The McKenna Lab sequenced and assembled the genome of a primitive beetle (Priacma serrata: suborder Archostemata), which was analyzed along with the first genome for the enigmatic order Strepsiptera (twisted-wing parasites), and 11 other insect genomes, to resolve the phylogenetic placement of Strepsiptera (Niehuis et al. 2012; Current Biology). Based on analyses of data from more than 4,000 orthologous genes, and genomic meta-characters, Strepsiptera was established as the sister group of beetles. The P. serrata genome has also played an important role in developing anchored hybrid enrichment probes for beetles.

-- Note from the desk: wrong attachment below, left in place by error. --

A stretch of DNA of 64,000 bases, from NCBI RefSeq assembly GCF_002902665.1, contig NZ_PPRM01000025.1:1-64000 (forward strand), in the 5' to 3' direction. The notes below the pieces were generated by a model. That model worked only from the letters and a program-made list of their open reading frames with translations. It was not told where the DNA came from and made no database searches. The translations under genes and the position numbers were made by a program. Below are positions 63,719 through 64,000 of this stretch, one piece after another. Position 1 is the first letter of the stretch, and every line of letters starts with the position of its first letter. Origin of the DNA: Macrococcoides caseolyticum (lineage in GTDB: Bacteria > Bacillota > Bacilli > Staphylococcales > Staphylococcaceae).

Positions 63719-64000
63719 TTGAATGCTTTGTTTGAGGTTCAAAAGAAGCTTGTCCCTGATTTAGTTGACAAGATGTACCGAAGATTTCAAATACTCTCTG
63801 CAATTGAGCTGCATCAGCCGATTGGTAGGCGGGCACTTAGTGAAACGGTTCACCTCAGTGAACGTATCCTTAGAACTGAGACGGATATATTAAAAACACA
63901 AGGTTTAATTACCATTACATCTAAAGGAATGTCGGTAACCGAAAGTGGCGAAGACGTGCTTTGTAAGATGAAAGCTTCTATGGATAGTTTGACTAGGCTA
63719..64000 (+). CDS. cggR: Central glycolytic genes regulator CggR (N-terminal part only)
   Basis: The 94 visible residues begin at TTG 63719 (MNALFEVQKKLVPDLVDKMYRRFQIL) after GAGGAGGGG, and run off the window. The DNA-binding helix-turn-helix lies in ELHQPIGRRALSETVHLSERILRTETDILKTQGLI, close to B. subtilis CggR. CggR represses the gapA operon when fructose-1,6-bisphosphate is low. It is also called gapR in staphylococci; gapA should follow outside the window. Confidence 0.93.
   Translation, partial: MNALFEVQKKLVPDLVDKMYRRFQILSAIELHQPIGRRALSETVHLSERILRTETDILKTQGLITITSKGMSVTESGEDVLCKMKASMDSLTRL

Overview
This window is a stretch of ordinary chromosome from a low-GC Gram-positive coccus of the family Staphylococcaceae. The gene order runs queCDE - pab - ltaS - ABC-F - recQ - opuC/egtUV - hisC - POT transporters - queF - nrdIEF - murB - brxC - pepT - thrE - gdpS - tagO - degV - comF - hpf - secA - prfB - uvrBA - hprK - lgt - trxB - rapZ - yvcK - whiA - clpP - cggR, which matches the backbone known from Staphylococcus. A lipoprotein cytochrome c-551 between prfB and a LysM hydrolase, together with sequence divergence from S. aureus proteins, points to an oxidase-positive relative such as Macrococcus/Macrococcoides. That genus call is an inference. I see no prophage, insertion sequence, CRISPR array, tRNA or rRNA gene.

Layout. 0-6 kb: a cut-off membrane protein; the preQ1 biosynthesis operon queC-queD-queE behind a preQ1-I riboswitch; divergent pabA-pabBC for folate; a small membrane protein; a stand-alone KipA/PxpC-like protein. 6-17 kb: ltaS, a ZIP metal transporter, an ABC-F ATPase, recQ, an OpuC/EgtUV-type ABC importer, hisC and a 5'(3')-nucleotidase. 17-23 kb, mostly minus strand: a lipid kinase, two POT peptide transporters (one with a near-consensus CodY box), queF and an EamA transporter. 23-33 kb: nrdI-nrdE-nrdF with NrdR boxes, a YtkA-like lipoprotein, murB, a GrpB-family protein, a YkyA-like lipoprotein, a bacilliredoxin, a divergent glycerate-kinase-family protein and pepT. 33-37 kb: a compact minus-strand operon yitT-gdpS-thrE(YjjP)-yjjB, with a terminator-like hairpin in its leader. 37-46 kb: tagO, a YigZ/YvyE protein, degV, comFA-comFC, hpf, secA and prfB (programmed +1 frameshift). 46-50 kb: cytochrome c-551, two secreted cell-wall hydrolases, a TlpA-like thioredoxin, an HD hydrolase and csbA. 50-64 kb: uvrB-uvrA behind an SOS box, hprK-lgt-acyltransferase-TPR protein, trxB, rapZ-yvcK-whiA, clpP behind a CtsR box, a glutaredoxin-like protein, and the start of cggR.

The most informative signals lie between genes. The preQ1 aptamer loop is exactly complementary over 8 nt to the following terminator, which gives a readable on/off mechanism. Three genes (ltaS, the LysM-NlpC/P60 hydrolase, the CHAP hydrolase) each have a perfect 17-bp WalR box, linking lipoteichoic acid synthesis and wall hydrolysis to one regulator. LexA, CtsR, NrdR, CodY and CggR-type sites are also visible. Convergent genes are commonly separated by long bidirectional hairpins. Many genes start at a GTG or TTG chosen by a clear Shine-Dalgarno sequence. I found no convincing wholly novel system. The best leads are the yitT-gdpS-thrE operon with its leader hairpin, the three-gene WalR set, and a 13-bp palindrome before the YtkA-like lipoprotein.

We are using data from these projects to develop cutting-edge tools that enable phylogenomic studies of beetles. For example, with collaborators Alan Lemmon and Emily Moriarty-Lemmon (Florida State University) we have developed anchored hybrid enrichment probes for beetles. This work is supported in part by a grant from the U.S. National Science Foundation (The 1K Weevils Project), and a cooperative agreement with the U.S. Department of Agriculture.